HUNDREDS of thousands of women pensioners could soon face unexpected tax bills, a former pensions minister has warned.
Many will be dragged into paying income tax for the first time due to the freezing of income tax thresholds and the rising state pension.
The issues affects those who use a tax break known as the marriage allowance, which lets you share some of your tax-free allowance with your spouse.
It's a way that couples can legally reduce the tax they pay, and it can save them hundreds of pounds each year.
A couple would benefit as long as one of them was earning income below the tax-free personal allowance of £12,570, and the other pays the basic rate of tax.
You cannot claim a marriage allowance if you’re living together but you’re not married or in a civil partnership.
The latest government figures suggest that around 2.1m couples benefited from the marriage allowance in 2020/21 and around 750,000 of them are pensioner couples.
Until now women pensioners have been able to hand over 10% of their tax free allowance which works out to be about £1,260 to their partners, provided the woman is 10% under the tax threshold.
The husband would then be able to save 20% on that figure resulting in an average saving of about £352 a year.
Now cash increases in the value of state pensions and a freezing of the tax threshold means more women will cross over the 90% threshold.
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If the new state pension rises by 8.5% next April as expected it will be worth around £11,500 per year or around 91.5% of the full personal allowance.
The tax will be collected through the 'simple assessment' process via a tax demand in the post after the end of the financial year, and which will see a lump sum deducted.
Sir Steve Webb, partner at LCP said: “This is yet another unwelcome by-product of the year-on-year freeze in the value of the tax allowance.”
“Hundreds of thousands of women have signed over part of their tax free allowance in order to reduce their husband’s tax bill.
"But as the state pension rises many of these women may now find they end up with an unexpected tax bill.”
“We could see marriage allowance ‘mayhem’ as hundreds of thousands of couples have to decide whether to carry on with this arrangement or cancel it, to avoid low income pensioners being dragged into the tax net.”
“The sooner the freeze on tax allowances comes to an end, the better”.
Couples will only have two options in light of this change.
They can carry on with the marriage allowance, leaving the wife getting a small tax bill every year.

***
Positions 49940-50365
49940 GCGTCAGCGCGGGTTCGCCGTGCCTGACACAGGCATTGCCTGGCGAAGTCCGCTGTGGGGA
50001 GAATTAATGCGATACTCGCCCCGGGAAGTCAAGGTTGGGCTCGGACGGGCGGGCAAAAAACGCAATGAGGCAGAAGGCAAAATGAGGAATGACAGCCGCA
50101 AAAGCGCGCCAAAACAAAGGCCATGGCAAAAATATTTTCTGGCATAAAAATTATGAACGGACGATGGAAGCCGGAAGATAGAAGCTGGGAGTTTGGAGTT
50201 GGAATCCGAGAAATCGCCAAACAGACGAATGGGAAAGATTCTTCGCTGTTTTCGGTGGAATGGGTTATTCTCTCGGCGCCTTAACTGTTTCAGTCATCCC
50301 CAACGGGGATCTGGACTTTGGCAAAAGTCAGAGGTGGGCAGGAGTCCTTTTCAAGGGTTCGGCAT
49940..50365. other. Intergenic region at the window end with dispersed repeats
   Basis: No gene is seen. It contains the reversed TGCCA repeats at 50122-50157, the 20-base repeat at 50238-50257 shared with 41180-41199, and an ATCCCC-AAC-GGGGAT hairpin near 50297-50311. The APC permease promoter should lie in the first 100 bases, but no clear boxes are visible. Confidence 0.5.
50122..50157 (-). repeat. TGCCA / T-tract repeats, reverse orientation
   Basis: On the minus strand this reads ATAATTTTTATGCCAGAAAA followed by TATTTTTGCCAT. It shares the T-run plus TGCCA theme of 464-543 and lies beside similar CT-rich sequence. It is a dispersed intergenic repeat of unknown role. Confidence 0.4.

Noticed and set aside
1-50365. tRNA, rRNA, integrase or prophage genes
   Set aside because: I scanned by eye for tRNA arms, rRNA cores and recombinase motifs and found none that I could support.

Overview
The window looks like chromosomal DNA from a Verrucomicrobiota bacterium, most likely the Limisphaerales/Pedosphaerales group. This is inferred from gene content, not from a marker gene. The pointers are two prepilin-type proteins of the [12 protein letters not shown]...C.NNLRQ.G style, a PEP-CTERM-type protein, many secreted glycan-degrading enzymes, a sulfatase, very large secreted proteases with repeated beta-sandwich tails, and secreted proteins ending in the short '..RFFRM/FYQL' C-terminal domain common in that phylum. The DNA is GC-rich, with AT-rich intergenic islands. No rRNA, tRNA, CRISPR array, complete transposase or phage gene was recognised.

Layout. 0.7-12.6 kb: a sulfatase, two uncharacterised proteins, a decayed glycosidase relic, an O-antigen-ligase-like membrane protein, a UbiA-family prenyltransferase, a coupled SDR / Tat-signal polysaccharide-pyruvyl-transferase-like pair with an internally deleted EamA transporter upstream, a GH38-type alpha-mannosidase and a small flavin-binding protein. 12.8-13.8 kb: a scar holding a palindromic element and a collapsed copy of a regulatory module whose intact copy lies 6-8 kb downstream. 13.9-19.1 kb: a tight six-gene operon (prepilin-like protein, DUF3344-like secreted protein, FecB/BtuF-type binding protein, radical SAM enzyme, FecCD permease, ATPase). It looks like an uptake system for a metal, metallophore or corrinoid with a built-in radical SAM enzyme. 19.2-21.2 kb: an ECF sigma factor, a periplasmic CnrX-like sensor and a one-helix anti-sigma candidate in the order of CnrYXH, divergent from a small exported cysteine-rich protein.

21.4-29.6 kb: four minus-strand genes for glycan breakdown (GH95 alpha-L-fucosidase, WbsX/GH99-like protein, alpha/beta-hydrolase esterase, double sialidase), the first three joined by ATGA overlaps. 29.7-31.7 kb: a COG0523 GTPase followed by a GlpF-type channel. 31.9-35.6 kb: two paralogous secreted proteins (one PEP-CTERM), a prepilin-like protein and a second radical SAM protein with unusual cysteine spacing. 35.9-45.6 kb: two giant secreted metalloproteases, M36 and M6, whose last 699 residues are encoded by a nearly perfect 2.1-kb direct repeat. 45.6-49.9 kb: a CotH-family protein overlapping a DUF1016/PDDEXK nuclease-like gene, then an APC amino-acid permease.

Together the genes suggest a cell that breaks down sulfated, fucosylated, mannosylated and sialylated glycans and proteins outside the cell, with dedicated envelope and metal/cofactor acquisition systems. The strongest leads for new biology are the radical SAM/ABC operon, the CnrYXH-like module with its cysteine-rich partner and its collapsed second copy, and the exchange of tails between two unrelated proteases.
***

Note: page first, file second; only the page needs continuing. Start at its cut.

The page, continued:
Or cancel the marriage allowance, increasing the husband’s tax bill and potentially leaving the couple worse off overall.
This will affect non-pensioner couples as well, but many are worker couples with one person acting as a ‘stay-at-home’ partner with little or no taxable income.
This means they are far less likely to reach the 10% taxable income threshold.
Who is eligible for the marriage allowance?
You can claim marriage allowance if all the following apply:
- you’re married or in a civil partnership
- you do not pay income tax or your income is below your personal allowance (usually £12,570)
- your partner pays income tax at the basic rate, which usually means their income is between £12,571 and £50,270 before they receive marriage allowance
You cannot claim marriage allowance if you’re living together but you’re not married or in a civil partnership.
You can backdate your claim to include any tax year since April 5, 2018 that you were eligible for marriage allowance.
Your partner’s tax bill will be reduced depending on the personal allowance rate for the years you’re backdating.
To work out how much you will get you can use the government's marriage allowance calculator.
How can I apply for marriage allowance?
You can apply for marriage allowance for free online through the government's website.
If both of you have no income other than your wages, then the person who earns the least should make the claim.
If either member of the couple gets other income, such as dividends or savings, you can call the Income Tax helpline to work out who should claim.
HMRC will then give the allowance you've transferred to your partner by changing their tax code or when they've sent their self assessment tax return.
Bear in mind that it can take up to two months to change a tax code.
If your new Personal Allowance is lower than your income after you’ve made a claim, you might have to pay some income tax. However, you might still benefit as a couple.
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